How does this compare to installing solar panels? The total cost of installing all of these efficiency measures would be roughly $1,600, and the return after just one year would be $1180 – a 74% annual return, certainly a lot better than any savings account! Solar panels are very hard pressed to beat this rate of return. A typical solar power system would cost $13,000 to install, and would offer a return of approximately $1,200 per year in a favourable location in the USA (ie in Texas or California), which means that the payback is slightly under 10%, due to a reduction in electricity purchased from the national grid.
This instantly makes it look like solar is not as good an investment as the long hanging fruit opportunities of insulation and improving energy efficiency. Despite the lower rate of return, there are a few important factors of solar panels which aren’t reflected in the figures, and ought to be considered. Firstly, solar panels are known for being very reliable, requiring minimal maintenance – they are known as a “fit and forget” technology. Secondly, 90% of solar systems will still function effectively after 30 years, whereas shower heads, insulation, and sealing leaks will all need re-doing or replacing before this. Finally, solar panels can receive much higher subsidies than this locally, depending on the state, which means that their returns can be much higher – systems in New Jersey or California can pay themselves off after only a couple of years due to the combination of the reduction in grid electricity use and the local subsidies available.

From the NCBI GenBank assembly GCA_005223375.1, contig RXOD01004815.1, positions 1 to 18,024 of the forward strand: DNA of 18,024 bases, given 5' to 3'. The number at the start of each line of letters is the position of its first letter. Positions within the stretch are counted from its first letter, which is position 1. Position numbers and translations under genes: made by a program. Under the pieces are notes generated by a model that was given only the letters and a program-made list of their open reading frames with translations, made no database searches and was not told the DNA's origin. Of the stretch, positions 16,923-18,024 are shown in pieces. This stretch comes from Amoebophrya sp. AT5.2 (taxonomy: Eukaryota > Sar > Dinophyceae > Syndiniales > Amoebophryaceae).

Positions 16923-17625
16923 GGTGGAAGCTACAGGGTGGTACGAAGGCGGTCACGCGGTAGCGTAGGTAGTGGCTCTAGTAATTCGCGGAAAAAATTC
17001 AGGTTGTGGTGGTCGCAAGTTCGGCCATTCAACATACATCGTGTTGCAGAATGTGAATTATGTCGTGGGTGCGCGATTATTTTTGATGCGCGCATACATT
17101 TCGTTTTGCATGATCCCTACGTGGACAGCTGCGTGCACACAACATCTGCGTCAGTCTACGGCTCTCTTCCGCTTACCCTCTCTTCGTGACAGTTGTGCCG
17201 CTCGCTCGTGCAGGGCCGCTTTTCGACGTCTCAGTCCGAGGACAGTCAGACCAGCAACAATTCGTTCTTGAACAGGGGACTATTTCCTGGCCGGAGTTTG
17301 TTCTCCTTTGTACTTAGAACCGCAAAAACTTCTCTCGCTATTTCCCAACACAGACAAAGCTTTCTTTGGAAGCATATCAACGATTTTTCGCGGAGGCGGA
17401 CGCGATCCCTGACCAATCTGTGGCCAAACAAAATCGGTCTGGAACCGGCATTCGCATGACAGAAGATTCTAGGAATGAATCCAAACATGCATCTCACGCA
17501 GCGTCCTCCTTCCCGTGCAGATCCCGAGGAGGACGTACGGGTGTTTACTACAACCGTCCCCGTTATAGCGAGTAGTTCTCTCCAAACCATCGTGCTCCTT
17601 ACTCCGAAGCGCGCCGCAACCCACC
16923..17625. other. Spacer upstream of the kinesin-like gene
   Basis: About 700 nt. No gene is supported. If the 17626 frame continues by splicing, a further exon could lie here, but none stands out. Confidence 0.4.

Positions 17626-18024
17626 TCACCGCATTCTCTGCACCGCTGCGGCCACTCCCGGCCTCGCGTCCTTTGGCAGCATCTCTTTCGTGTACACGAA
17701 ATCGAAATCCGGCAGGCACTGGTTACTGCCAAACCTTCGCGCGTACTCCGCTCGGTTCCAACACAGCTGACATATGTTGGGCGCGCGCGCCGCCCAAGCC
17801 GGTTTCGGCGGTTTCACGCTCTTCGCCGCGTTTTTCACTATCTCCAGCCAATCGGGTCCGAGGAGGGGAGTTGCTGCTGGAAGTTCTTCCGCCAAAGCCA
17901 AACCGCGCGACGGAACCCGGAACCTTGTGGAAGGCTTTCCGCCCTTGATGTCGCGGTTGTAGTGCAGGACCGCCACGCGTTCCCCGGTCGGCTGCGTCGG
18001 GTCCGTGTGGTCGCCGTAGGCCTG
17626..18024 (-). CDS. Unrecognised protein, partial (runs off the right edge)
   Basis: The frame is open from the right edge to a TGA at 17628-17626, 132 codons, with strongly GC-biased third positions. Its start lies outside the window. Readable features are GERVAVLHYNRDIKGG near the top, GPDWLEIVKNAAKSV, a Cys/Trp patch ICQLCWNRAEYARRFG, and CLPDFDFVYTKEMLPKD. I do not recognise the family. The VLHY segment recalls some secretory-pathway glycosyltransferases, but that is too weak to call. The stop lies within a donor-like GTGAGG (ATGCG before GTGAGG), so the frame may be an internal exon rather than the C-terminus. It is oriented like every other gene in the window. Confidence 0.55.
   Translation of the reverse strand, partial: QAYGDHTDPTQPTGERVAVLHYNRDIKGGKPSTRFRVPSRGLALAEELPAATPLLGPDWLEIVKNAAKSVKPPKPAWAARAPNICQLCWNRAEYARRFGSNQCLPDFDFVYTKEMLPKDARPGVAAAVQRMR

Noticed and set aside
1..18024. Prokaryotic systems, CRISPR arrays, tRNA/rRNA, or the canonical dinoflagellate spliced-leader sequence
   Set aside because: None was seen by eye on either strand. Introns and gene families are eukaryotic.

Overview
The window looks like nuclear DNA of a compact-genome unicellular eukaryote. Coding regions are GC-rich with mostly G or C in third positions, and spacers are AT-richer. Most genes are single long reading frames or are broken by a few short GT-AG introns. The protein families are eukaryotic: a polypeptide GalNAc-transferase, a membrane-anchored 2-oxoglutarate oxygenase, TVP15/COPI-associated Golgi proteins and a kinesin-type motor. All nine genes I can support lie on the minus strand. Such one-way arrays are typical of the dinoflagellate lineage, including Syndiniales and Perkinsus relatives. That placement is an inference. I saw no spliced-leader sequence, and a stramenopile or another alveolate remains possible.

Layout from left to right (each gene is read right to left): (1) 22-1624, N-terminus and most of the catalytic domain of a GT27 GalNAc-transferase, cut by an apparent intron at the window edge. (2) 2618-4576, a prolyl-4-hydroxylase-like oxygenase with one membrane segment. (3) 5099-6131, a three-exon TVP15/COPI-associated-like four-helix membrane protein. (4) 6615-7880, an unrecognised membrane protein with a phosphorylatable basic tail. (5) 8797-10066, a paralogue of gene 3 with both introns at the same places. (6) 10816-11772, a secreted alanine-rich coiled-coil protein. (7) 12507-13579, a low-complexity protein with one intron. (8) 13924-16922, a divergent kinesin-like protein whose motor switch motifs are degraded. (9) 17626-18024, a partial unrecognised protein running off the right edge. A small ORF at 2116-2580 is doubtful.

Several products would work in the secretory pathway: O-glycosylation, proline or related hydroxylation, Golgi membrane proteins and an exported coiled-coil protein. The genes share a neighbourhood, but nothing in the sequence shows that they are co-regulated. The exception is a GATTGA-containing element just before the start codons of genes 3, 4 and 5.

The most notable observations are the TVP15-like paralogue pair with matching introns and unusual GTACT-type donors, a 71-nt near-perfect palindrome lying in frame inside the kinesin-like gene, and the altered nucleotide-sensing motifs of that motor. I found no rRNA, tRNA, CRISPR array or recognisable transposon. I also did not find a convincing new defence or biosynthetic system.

Overall, for those with a limited budget, conducting an energy audit is usually the best option. However, for people living in areas with high state funding, solar panels may be a better choice depending on the level of financial rewards available. The decision of a household to take its energy efficiency and generation seriously is a step that should always be commended, both for the benefit of our society through reducing man’s damage to the environment, and secondly because either option is clearly a sound financial investment.
HTRC note: First we would like to thank Mr Hawkins again for writing this guest article & even Americanizing the prices. I also got to say I love seeing the “colourful” spelling used and that typical British way of communicating – it sure does make for an interesting read. While I and many others might disagree or quibble on a few points made, I really can’t say that they are not valid points or that the questions asked, shouldn’t be asked. In many ways it comes down to what are you trying to accomplish & why. In closing, I wish to thank James once more & encourage you to check out not only their site and blog, especially his latest article on getting snow off the solar panels (shoot it is worth a read even if you live in Hawaii).